High school students from all over Maine brought their boots, brains and outdoor skills to the University of Maine Thursday.They were vying for the Maine state Envirothon title.High school students from across the state arrived at the University of Maine to compete in the Envirothon competition.Nokomis Regional High School student Autumn Silk just might have an edge over other students.”My family has always been very outdoorsy and that’s definitely helped me here.”Silk says she’s been looking forward to the competition.”Fun being outdoors and observing different animals.”She thinks the soil category is going to be the most difficult of the day.At this station, students had a pit where they had to identify the different types of soil.While Silk expects it to be challenging, she says it’s all a part of the competition.”Encourages them to not only be competitive by broaden their horizons with different aspects in regards to nature.”Kendra Lyman from Livermore Falls High School, says her group was definitely challenged, but overall she’s happy with their work.”Today I think we’ve done pretty good. I don’t know if it’s as good of a performance as last time but the questions were more difficult here too so maybe in relativity we’ve done the same just the questions are different.”The Envirothon has been taking place since 1990.The group that organizes the event says the competition has expanded each year.Tish Carr of the Maine Association of Conservation Districts says the competition gives students the opportunity to show off what they’ve been working on all year.”Put in a tremendous amount of effort and this is kind of like the icing on the cake.”
Emergency Management officials from around the state say they’ll be better prepared the next time a hurricane bears down on Maine.They’ve spent the last two days in Acadia National Park getting tips from the experts.Amy Erickson has more.< "Preparedness is something we don't always do well in when it comes to high winds and hurricane situations."When a hurricane blows in, there often isn't much time for the state and counties to prepare.So the folks from the Maine Emergency Management Agency invited dozens of local, county and volunteer agency officials to take part in a first-of-its-kind, two day FEMA course.It focused on hurricane preparedness for coastal communities."With the threat of hurricanes always looming in the state of Maine, we've decided it's important that we address preparedness issues to prepare for potential hurricanes."Participants spent their time hearing from experts, working on hurricane threat scenarios, and crafting plans for their own communities."You can't wait until game day to make your plan on how you're going to keep people out of harm's way. It's something that needs to be done in pre-planning stages."The key components of the class?How to best notify people that severe weather's on its way and how to get them out safely once it arrives.Participants also learned the benefits of forming partnerships with other communities during a crisis."Making sure all the communities work together because an area is only as good as its weakest link, so you need to make sure every community is doing its share and their part so we can all succeed."Pinkham says thanks to the course, he now has more tools to use the next time a hurricane hits...and chances are...it will."History tells us we have a few every decade and we may be overdue, so perhaps this is a good time for us to be prepared."Amy Erickson, WABI TV5 News, Acadia National Park.>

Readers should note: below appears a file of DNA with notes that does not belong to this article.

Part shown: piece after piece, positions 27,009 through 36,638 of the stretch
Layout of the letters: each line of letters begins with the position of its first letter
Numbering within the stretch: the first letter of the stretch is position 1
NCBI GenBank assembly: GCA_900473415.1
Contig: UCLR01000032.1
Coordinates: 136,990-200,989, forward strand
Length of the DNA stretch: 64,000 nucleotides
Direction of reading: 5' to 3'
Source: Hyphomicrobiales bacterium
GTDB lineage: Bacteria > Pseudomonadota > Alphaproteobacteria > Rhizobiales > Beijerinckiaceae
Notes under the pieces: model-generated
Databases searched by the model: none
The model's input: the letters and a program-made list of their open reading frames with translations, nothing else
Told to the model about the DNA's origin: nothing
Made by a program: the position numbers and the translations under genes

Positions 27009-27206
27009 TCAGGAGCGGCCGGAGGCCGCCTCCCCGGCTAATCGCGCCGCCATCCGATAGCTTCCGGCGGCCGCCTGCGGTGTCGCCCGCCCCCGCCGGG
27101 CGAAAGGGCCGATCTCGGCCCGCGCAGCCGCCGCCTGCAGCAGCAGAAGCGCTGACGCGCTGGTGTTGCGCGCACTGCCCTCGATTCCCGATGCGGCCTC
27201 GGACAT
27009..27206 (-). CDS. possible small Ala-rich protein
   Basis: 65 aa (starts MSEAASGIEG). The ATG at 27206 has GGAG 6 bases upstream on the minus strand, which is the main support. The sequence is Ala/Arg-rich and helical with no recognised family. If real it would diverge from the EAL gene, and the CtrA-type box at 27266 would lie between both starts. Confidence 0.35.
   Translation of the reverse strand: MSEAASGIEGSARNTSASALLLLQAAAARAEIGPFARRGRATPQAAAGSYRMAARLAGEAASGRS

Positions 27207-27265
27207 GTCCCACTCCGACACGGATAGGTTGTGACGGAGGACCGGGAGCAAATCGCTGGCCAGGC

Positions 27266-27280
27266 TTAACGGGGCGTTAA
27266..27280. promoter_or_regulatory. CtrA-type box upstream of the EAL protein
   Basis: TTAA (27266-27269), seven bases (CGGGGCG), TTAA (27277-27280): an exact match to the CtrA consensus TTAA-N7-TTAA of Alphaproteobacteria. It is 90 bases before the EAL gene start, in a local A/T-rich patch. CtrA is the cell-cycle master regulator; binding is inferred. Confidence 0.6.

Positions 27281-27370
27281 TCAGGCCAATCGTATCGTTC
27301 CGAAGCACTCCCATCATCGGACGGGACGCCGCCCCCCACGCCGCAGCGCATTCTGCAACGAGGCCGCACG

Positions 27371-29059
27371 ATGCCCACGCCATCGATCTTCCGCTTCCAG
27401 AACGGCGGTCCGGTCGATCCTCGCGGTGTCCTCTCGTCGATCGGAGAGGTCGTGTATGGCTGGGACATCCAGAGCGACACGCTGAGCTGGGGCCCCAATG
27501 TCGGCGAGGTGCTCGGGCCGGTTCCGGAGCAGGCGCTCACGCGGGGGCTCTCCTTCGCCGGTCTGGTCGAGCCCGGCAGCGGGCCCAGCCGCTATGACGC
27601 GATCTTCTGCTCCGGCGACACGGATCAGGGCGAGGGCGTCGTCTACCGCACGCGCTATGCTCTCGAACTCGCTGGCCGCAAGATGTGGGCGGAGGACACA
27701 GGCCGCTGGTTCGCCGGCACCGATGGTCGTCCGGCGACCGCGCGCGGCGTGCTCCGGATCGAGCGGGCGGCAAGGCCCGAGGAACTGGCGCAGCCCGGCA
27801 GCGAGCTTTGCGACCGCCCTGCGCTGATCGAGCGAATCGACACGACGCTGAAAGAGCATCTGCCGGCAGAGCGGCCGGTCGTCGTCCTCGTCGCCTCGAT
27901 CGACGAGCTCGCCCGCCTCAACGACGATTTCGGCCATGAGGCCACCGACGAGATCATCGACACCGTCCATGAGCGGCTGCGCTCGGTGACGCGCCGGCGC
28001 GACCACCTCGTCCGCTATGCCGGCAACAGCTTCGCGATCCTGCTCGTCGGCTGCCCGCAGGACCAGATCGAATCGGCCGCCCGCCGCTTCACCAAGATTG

A state police tactical team was called to a home in Bradford Thursday in response to a reported standoff.Officials say 57-year-old Clarence Rairdon Jr. threatened his ex-girlfriend with an axe.By the time officers responded to the scene at the intersection of Rt. 221 and Rt. 155 around 11:30 a.m., the ex-girlfriend had fled the home, and Rairdon refused to come out.Officials later secured the area and blocked off the street because Rairdon suggested he may have explosives.Sergeant Sean Hashey says tactical teams used a robotic camera to get closer to the home, eventually using tear gas to get Rairdon out of the building.State police say Rairdon was intoxicated when he was taken into custody just before 6:45 p.m.As authorities were taking Rairdon into custody, he told TV5 that he “was only trying to protect his home.”The ex-girlfriend was reportedly not injured, and no weapons or explosives were found in the home.Rairdon has been charged with felony terrorizing and is being held at Penobscot County Jail on $10,000 cash bail.
A section of Downtown Bangor will be closed this afternoon as event organizers gear up for this year’s Soap Box Derby.As of 5 Thursday afternoon, Buck Street will be closed to traffic between Main Street and Third Street, and will remain closed until the races end on Saturday.There will be no parking along both sides of Third Street, from Buck Street to Walter Street, and both sides of Dutton Street.
Ingredients:Â½ cup bourbonÂ½ cup soy sauceÂ½ cup Worcestershire sauce3 cloves of garlic, minced1 tablespoon fresh grated ginger2 teaspoons black pepperDirections:Combine all ingredients. Pour over meat and let marinate for no more than 20 minutes.